Relief from raging forest fires in the Northwest Territories is unlikely for another month or two as its southern region deals with the driest season it’s seen in decades, the Department of Environment and Natural Resources warned.
“Right now given the extreme conditions and the drought … it would take several days of sustained rain for us to be out of this situation,” said spokeswoman Judy McLinton. “It’s drier and hotter than it has been in the past 20 to 30 years.”
As of Friday afternoon, 137 forest fires had broken out in the NWT this year, and 110 still weren’t out. By this time of year, Ms. McLinton said the NWT typically sees between 90 and 100.
While a few fires earlier in the season were due to human error, Ms. McLinton said all the recent fires were caused by lightning and dry weather conditions.
Kakisa, a small First Nation community, was evacuated entirely as flames approached, though Ms. McLinton said the threat to the community is subsiding. All 34 residents were moved to temporary shelters in Fort Providence and a community centre in Hay River, according to the NWT’s emergency management department.
Meanwhile, the Taltson hydroelectric plant was back up and running after temporarily shutting down power as the fires threatened hydro lines.
Other than a few cabins, no structures have been damaged so far, though about 270,000 hectares of land have burned, Ms. McLinton said. “These fires are burning very, very extremely. Mineral soil is burning, the tops of trees are burning,” she said.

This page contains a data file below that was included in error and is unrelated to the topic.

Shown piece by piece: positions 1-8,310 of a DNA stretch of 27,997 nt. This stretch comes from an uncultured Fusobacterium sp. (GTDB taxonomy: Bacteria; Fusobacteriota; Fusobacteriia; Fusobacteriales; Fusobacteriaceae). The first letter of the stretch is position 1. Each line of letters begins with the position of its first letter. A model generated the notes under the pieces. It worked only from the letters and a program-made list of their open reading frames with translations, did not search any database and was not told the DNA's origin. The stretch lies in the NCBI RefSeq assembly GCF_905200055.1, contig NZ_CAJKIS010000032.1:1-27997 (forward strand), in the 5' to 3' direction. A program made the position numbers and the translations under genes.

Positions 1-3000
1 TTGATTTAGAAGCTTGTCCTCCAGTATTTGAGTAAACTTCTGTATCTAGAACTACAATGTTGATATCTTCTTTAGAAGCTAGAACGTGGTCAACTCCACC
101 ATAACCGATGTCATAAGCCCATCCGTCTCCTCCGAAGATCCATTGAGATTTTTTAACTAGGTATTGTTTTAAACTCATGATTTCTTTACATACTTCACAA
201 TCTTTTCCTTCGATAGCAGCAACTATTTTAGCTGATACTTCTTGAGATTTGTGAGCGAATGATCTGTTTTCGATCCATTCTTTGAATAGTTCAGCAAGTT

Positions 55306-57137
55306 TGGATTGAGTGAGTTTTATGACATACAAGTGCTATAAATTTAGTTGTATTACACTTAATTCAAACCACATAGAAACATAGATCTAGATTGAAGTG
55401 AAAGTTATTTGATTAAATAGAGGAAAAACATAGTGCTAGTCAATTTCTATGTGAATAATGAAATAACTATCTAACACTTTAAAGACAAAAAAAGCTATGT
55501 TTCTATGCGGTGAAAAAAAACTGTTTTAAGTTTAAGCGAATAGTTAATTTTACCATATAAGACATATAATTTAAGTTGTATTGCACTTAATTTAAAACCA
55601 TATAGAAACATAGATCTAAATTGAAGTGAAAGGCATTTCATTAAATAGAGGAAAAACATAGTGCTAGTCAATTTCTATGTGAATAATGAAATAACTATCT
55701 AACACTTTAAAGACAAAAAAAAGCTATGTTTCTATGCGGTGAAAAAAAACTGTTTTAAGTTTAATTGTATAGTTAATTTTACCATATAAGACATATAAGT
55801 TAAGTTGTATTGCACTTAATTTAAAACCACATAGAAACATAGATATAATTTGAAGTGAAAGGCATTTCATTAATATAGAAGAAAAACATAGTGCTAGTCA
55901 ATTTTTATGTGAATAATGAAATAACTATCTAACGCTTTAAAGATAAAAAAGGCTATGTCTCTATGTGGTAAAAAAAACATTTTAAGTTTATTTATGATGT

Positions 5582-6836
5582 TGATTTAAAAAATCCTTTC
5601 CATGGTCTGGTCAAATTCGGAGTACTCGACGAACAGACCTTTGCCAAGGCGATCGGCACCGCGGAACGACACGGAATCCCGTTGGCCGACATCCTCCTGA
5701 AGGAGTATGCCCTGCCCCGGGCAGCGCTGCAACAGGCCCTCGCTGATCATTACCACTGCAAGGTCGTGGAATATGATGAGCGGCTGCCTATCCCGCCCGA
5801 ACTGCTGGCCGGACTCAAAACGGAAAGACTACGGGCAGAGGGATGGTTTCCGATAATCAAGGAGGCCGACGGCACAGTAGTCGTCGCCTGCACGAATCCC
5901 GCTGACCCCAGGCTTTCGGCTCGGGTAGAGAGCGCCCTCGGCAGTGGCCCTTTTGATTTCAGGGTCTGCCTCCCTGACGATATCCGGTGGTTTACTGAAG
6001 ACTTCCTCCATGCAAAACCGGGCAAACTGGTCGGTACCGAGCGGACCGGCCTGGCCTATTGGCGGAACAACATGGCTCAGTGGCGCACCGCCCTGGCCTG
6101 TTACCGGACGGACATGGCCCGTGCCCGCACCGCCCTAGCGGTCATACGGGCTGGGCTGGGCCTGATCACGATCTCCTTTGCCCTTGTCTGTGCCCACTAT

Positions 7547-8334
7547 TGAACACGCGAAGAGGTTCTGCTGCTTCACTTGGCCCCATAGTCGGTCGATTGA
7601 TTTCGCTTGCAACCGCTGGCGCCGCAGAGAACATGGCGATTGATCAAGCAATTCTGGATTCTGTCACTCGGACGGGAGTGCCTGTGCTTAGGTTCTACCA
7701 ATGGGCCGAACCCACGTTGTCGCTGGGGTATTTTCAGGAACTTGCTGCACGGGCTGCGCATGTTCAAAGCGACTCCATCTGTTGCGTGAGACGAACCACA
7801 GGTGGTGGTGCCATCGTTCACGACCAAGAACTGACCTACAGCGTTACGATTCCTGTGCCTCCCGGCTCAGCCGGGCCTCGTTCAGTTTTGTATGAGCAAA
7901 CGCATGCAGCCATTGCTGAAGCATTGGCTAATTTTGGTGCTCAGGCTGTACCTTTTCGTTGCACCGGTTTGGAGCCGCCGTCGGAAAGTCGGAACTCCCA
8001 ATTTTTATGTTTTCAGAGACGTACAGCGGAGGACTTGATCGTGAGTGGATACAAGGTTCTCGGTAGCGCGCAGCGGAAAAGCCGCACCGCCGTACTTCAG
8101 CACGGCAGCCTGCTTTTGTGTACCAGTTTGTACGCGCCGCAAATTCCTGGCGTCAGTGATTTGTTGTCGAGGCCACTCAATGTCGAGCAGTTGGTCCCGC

Alberta and Saskatchewan sent fire crews and extra hoses and sprinklers to help control the fires, and British Columbia sent the NWT a fleet of five firefighting aircraft. Firefighters sent from Alaska were expected to arrive Friday. “What we’re doing right now is protecting communities,” Ms. McLinton said.
Environment Canada senior climatologist David Phillips said a cold winter with little snowfall left the ground in the NWT drier and more susceptible to forest fires than usual.
“It is a bit shocking in some ways that here we’re seeing most of Canada under water, with heavy rains coming, and yet there is a part of the country where we’re seeing some very dry conditions and clearly forest fire issues,” he said. “If some area is getting too much weather, another area is not getting enough.”
Since April, Mr. Phillips said Yellowknife has had about 28 millimetres of precipitation, less than half the normal of 58 millimetres. Forecasts for the rest of the summer show higher than normal temperatures, which could result in more lightning setting off fires, he said.
Although there’s a 60-per-cent chance of showers in the area for Friday and Saturday, Mr. Phillips said.
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